Once the RTL model and simulation environment is created, the hardware designer interacts with the systems engineers and algorithm developers to analyze the performance, area and functionality of the hardware realization of the DSP system. It is quite common for the original algorithms and system architecture to be modified because the systems engineers had no visibility into the physical design domain during the algorithm development. The iteration process continues – refine the algorithms and system architecture, update the written specification, modify the RTL models and testbenches, and resimulate – until the DSP system requirements are met by the hardware realization. The design flow then continues with a standard FPGA and/or ASIC top-down design flow using logic synthesis, and ultimately physical design tools to place and route the netlist in a given FPGA or ASIC device.
Efficient DSP Design Creation with MATLAB
In the DSP domain, MATLAB® is the design language of choice, providing an efficient system-level verification environment, a variety of design tools, and advanced graphical tools for 2D, 3D and animated visualization. Built-in abstractions liberate the designer from the strict modeling style guides that are required by general-purpose languages, allowing large design objects to be represented with a high degree of efficiency.
To demonstrate MATLAB’s efficiency in modeling and analyzing a DSP algorithm, it is useful to consider a detailed example.
MATLAB Model for 3-Dimensional Vector Rotation Consider an algorithm that implements a rotation of a three-dimensional vector by rotations á, â, and ã around the x, y and z axes, respectively, as shown in Figure 3. [3]
Figure 3: 3-Dimensional Vector Rotation
This vector rotation could be computed as a series of successive coordinate transformations in the form of matrix multiplications. The matrix equation takes the following form:
R_{rot} = T_{ã} · T_{â} · T_{è} · R
where R is the original vector in a three-dimensional coordinate system, T_{è}, T_{â} and T_{ã} are 3-by-3 matrices and R_{rot} is position of the original vector after applying three rotations.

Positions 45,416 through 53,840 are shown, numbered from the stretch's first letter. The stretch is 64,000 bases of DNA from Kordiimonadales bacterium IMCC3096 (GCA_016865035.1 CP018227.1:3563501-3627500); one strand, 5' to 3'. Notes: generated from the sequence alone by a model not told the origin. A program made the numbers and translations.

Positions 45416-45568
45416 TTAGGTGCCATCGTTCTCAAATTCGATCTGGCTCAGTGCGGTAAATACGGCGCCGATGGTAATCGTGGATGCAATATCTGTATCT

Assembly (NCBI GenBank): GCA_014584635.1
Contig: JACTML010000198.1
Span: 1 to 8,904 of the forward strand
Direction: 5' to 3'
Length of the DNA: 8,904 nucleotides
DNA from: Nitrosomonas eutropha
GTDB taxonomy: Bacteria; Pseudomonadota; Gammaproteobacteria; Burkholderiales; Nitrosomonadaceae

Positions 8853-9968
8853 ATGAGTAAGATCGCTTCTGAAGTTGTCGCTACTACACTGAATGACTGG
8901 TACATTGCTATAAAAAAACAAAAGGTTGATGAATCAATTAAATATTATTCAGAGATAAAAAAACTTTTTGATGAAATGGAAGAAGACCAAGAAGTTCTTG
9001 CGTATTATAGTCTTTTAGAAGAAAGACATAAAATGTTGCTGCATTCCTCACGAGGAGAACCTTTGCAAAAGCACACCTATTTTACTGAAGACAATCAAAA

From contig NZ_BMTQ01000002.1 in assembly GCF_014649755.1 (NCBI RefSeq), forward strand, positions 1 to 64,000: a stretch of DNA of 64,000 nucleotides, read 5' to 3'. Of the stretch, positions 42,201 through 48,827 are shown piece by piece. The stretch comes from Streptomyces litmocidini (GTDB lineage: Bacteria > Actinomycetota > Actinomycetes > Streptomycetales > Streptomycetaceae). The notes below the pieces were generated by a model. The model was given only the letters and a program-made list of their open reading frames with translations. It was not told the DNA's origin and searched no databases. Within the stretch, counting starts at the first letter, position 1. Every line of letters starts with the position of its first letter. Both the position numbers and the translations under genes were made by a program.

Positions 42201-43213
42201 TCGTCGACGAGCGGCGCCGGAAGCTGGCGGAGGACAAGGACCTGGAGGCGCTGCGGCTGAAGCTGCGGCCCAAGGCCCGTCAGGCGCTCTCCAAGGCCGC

Algorithm developers like to use the MATLAB language to develop this sort of algorithm for several reasons. First, variables in MATLAB can be of many types including scalars, vectors and matrices, so the algorithm developer doesn’t have to declare variables or create iterative loops to implement operations on these types. Second, the MATLAB language has a wealth of built-in mathematical functions that let the designer focus on the top-level algorithm rather than re-implementing – in this case trigonometric operations such as sine or cosine. Third, MATLAB allows hierarchical design so that complex functions can be structured in a form that is natural to the developer and easy for other members of a design team to understand. Finally, the MATLAB environment has a wide array of visualization tools that span 2-dimensional and 3-dimensional plotting, as well as animated graphics.
Figure 4: MATLAB algorithm implementing 3-D vector rotation
For the coordinate rotation example, MATLAB allows this algorithm to be written concisely as shown in Figure 4. In this MATLAB M-file, ang is a 3-vector of the rotation angles {á, â, ã}, R is a 3-vector representing the Cartesian coordinates of the vector R, and R_rot is a 3-vector representing the Cartesian coordinates of the rotated vector R_{rot}. What’s significant is that a single line of MATLAB code, such as line 7, expresses the product of three matrices and a vector. In other high-level languages such as C, this would need to be broken up into the different matrix products with the use of nested loops to index through the matrices and compute the inner products. This compact format makes the design easier for the algorithm developer because it preserves the structure and intent of the algorithm.
This algorithm can be readily embedded within a script file that creates stimulus and displays results; Figure 5(a) shows is an example of such a script file with the corresponding results shown in Figure 5(b).
Figure 5: 3-D Vector Rotation design. (a) Script M-file for design in MATLAB. (b) Simulation results for results using this script file.
Converting Floating-Point to Fixed-Point
The mathematically-intensive nature of DSP algorithms raises the issues of precision and computation accuracy. DSP algorithm developers often begin work in floating point arithmetic because it provides the most generality in evaluating the benefits of candidate algorithms. However, when it comes to implementing an algorithm in hardware, there are benefits and trade-offs to using fixed-point hardware rather than floating-point hardware. DSP applications such as handheld devices or aerospace systems require low-power and cost-effective circuitry; fixed-point hardware tends to be simpler and smaller, these units require less power and cost less to produce than floating-point circuitry.